One column at a time is probably the right granularity for you because you’ll be analyzing all or most values of a few attributes. For instance, suppose you’re interested in solar systems with extremes of orbital periods.

for star in stars:
    best_ratio = None
    for one in star.planets:
        for two in star.planets:
            if (one.orbital_period is not None and one.orbital_period.val is not None and
                two.orbital_period is not None and two.orbital_period.val is not None):
                ratio = one.orbital_period.val / two.orbital_period.val
                if best_ratio is None or ratio > best_ratio:
                    best_ratio = ratio
    if best_ratio is not None:
        print(best_ratio)

If you’re following these examples interactively, you’d have noticed that the lag occurred at the very beginning of the loop, when you asked for the first orbital period and got all of them.

Peeking at OAMap’s internals, we can see which arrays are actually loaded.

>>> print("\n".join(stars._generator.loaded(stars._cache)))
object-B
object-E
object-L-Fplanets-B
object-L-Fplanets-E
object-L-Fplanets-L-Forbital_period-M
object-L-Fplanets-L-Forbital_period-Fval-M
object-L-Fplanets-L-Forbital_period-Fval-Df4

The -B and -E arrays quantify list and sublist lengths, -M are for nullable fields (almost all of the exoplanets fields could be null, or None in the Python code), and -D is the numerical data. (Note: the listing above is from the Parquet file; the Numpy file differs only in that it preserved the record names.)

Peeking further behind the scenes, we can see that these really are Numpy arrays.

>>> for name in stars._generator.loaded(stars._cache):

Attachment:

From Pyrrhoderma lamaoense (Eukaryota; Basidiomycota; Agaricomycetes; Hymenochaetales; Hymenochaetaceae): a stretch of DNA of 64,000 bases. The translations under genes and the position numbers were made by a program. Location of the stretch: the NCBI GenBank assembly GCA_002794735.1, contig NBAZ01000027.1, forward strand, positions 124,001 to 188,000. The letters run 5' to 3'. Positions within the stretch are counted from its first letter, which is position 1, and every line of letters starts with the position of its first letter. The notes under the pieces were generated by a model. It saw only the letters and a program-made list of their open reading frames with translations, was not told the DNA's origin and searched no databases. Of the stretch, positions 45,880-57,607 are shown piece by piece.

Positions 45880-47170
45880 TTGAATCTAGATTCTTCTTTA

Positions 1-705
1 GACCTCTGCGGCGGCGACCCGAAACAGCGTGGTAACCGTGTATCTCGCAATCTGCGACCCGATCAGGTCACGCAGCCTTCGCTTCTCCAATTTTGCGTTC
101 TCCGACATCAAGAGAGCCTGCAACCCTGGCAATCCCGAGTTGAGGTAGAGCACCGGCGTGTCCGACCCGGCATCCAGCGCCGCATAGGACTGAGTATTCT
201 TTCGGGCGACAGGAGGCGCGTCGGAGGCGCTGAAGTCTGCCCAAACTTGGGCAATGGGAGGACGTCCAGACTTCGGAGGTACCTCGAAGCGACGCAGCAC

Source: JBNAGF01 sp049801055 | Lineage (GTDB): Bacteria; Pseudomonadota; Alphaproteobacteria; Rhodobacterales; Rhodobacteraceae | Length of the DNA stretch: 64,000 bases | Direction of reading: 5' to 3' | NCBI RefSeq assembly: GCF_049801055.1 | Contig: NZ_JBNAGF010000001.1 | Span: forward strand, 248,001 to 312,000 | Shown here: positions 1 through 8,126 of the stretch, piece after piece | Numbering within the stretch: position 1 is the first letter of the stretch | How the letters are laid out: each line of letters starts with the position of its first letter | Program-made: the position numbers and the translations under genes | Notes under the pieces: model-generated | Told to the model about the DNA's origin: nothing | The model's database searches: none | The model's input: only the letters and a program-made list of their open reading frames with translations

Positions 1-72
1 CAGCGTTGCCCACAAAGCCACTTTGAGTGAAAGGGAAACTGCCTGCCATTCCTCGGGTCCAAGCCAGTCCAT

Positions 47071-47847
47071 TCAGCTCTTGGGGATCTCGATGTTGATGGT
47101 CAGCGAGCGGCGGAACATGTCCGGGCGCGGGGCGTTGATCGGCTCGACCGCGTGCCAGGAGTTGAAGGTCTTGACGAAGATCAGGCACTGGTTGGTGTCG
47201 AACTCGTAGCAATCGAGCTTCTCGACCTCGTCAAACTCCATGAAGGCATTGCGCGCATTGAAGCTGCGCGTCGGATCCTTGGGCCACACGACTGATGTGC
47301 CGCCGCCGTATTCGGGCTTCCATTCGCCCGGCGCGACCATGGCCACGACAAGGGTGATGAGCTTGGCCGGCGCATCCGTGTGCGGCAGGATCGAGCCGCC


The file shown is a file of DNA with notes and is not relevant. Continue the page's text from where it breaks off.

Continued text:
...     print(stars._listofarrays[0][name])
[0]
[2660]
[   0    1    2 ... 3562 3565 3570]
[   1    2    3 ... 3565 3570 3572]
[   0    1    2 ... 3495 3496 3497]
[   0    1    2 ... 3487 3488 3489]
[ 5.19104    4.147876   3.5957696 ... 87.090195   4.425391  13.193242 ]

No objects were involved in the processing of the data.

The fact that the data are in a purely numerical form makes it a perfect fit for Numba, which optimizes number-crunching by compiling Python functions with LLVM.

Try installing Numba and then running the code below. The @numba.njit decorator specifies that the function must be compiled before it runs and import oamap.compiler tells Numba how to compile OAMap types.

import numba
import oamap.compiler    # crucial! loads OAMap extensions!

@numba.njit
def period_ratio(stars):
    out = []
    for star in stars:
        best_ratio = None
        for one in star.planets:
            for two in star.planets:
                if (one.orbital_period is not None and one.orbital_period.val is not None and
                    two.orbital_period is not None and two.orbital_period.val is not None):
                    ratio = one.orbital_period.val / two.orbital_period.val